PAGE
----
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16 responses to “Vertex Fending Off Competitors By Treating the Toughest Patients With Hepatitis C”

  1. H Blower says:

    Any treatment that has high % of cure without the dreadful side affects leaving one worse than before with or without the disease would be welcome that is a fact

  2. ejbSF says:

    For those of us in need – some desperate – for new HCV treatments, this song and dance of study after study for market positioning is just wrong. Telepravir works for a lot of people who haven’t responded to previous treatments. GET IT OUT THERE, VERTEX! LIVES ARE ON THE LINE!

  3. Paul says:

    I guess the drug companies have a dilema! They are currently making billiions of dollars on some people being cured. They are also invested rescue drugs that are required by many doing tx due to reduced white and red blood cell indicators. Now many txers are exending to do 72 weeks which means more units sold. Makes you wonder how hard they’re trying, if a cure is found, that gravy train crashes immediately. My sense is that vertex is pushing like crazy because they’re not so heavily invested in current tx regimes like Roche and Schering-Plough.

  4. Vicki DeWitt says:

    If Vertex new hcv drug has already shown so much potential, isn’t there a way to get it approved sooner?

  5. steph says:

    Any free studies available to get into please?
    Any info. would be appreciated

  6. Vickie Soriano says:

    The FDA are the ones who need to fast track this to approval. I have been watching this for a couple of years now and it looks to me like Vertex is doing everything they can to get this out as quickly as possible. I also understand their caution. We do live in a sue happy society. They need to play by the rules and dot their i s and cross their t s. I am just grateful there is hope on the horizon.

  7. barry senn says:

    If there is any way to be a guinea pig in these studies, please someone let me know. thanx Barry in Oregon

  8. Janet A says:

    Stop playing politics with our lives! I didn’t respond as well as hoped with the 48 week treatment and am borderline cirrohis. I need this as well as thousands of patients like me. I would be more than willing to be a guinea pig. I live in fear every time I go to the doctor that my options are getting fewer, but with this treatment, I have tremendous hope for a cure…but the politics! Vertex…please push this thru!


  10. Patients who want up-to-date information on Vertex clinical trials can check here.
    Clinical Trials & Medical Information:

    For information on other open clinical trials for Hepatitis C, check here:

  11. Maria Becker says:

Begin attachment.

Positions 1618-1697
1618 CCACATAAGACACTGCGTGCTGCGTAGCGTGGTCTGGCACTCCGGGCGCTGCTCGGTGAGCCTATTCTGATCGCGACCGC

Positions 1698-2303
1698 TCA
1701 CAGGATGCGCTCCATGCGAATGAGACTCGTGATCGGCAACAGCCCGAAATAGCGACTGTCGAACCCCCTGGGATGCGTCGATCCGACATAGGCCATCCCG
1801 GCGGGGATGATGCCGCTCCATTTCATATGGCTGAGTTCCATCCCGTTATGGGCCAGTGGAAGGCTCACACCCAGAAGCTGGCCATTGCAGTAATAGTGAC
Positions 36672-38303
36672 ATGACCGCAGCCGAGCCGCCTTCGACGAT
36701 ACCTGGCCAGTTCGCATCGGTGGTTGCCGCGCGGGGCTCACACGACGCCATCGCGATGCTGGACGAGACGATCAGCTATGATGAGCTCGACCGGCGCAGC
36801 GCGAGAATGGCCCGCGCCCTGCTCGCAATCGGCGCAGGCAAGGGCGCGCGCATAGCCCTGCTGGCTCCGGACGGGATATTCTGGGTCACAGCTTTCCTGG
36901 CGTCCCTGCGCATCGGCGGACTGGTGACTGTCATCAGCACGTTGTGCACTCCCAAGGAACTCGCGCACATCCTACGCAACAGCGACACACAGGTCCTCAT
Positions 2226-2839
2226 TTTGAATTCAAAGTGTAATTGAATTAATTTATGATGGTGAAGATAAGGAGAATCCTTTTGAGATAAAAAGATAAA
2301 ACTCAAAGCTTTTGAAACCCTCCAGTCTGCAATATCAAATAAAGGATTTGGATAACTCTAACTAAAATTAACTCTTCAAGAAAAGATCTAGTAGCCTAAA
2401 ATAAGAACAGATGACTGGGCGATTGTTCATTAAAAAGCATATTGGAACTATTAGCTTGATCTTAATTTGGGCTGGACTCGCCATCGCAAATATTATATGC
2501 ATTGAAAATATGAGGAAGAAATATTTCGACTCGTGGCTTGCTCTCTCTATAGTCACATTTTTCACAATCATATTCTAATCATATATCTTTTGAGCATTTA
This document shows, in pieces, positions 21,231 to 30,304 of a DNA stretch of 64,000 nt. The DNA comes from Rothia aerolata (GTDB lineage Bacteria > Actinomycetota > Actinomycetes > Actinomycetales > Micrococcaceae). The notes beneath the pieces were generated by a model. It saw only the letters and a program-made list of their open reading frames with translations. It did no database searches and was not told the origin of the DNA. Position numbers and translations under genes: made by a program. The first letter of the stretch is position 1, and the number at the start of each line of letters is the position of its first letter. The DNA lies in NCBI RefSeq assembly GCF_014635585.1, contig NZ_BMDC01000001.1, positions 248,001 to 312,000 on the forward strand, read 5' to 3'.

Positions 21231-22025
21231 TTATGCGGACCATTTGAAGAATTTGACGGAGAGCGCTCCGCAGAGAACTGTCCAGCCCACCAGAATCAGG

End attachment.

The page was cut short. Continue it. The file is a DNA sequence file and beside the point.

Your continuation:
My husband tried to get into this clinical trial but he was already on Interferon for the 3rd time so they wouldn’t take him in… Please hurry and get it on the market, we would have been willing to pay if it meant he could have gotten into this study. We have heard all good things about it.

  12. Jasper says:

    Dear Dr. Kauffman,
    I remember contacting Vertex 9 years ago and I inquired about one of your early protease inhibitor. I cannot remember the name but it was something with a V and I believe a 6 was in the sequential numbers.

    Please, my point is that I was a FF and exposed to HCV and developed an autoimmune disease where if affects my autonomic and sensory nervous systems.

    I have tried interferon by itself as well as Interferon with ribavirin and my viral loads went down some and then back up into the millions but I never did clear the virus. Since then I have an internal pain pump with dilaudid which caused a granduloma in my spine so now I am back on large doses of oral meds with all of the side effects. My digestive tract does not function without large amounts prescription laxatives as the nerves fail to dilate my intestines. Needless to say I have some debilitating problems which are progressing.

    Sir, I am asking you to PLEASE get this product approved by the FDA and inform all of the HCV patients in the USA, as well as the rest of the world, as how we can help you by lobbing our politicians at the federal level.

    Yes, you are well ahead of the bigger money pharms and they should not hinder the process so once again, PLEASE let us help as well!

    Thanks, be strong and HELP us,

  13. Greg says:

    I have been fighting this for 20 plus years now and would love to see this be approved I feel its my last hope for all other treatments that Ive done have failed.

  14. Jane says:

    Hi to all who are waiting…I have been watching the stats on this drug for over 5 years and its very exciting to think its getting closer. Fast track for us is to slow for most of us…I hope I can stay stable until we get the green light to go. Our insurance coverage will not cover drugs until they are approved by the FDA…I just saw 2011′ and I thought the last time I called to Vertex they said last quarter of 2010. Hurry up to wait…Keep looking up and pray that all out there will be able to be able to clear the virus. We have to hang in….